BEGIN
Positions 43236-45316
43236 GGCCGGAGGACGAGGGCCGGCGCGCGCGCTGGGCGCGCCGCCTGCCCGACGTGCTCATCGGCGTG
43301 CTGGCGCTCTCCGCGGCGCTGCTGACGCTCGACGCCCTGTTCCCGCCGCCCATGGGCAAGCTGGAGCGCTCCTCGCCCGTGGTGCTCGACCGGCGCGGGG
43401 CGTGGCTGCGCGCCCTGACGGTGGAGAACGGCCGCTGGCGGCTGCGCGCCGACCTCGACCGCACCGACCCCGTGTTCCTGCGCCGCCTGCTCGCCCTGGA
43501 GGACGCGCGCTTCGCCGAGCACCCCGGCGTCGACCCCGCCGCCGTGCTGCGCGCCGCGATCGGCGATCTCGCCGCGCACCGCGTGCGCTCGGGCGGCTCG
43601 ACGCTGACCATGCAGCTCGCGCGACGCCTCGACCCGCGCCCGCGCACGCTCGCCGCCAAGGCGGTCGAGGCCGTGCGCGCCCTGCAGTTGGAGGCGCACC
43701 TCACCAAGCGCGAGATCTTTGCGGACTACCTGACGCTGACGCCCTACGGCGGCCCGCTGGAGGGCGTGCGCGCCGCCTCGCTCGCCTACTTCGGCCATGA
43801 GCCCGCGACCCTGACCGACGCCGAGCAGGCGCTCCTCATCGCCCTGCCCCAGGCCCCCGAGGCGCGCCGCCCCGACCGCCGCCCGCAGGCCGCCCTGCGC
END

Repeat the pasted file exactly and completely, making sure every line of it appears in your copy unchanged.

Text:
Positions 43236-45316
43236 GGCCGGAGGACGAGGGCCGGCGCGCGCGCTGGGCGCGCCGCCTGCCCGACGTGCTCATCGGCGTG
43301 CTGGCGCTCTCCGCGGCGCTGCTGACGCTCGACGCCCTGTTCCCGCCGCCCATGGGCAAGCTGGAGCGCTCCTCGCCCGTGGTGCTCGACCGGCGCGGGG
43401 CGTGGCTGCGCGCCCTGACGGTGGAGAACGGCCGCTGGCGGCTGCGCGCCGACCTCGACCGCACCGACCCCGTGTTCCTGCGCCGCCTGCTCGCCCTGGA
43501 GGACGCGCGCTTCGCCGAGCACCCCGGCGTCGACCCCGCCGCCGTGCTGCGCGCCGCGATCGGCGATCTCGCCGCGCACCGCGTGCGCTCGGGCGGCTCG
43601 ACGCTGACCATGCAGCTCGCGCGACGCCTCGACCCGCGCCCGCGCACGCTCGCCGCCAAGGCGGTCGAGGCCGTGCGCGCCCTGCAGTTGGAGGCGCACC
43701 TCACCAAGCGCGAGATCTTTGCGGACTACCTGACGCTGACGCCCTACGGCGGCCCGCTGGAGGGCGTGCGCGCCGCCTCGCTCGCCTACTTCGGCCATGA
43801 GCCCGCGACCCTGACCGACGCCGAGCAGGCGCTCCTCATCGCCCTGCCCCAGGCCCCCGAGGCGCGCCGCCCCGACCGCCGCCCGCAGGCCGCCCTGCGC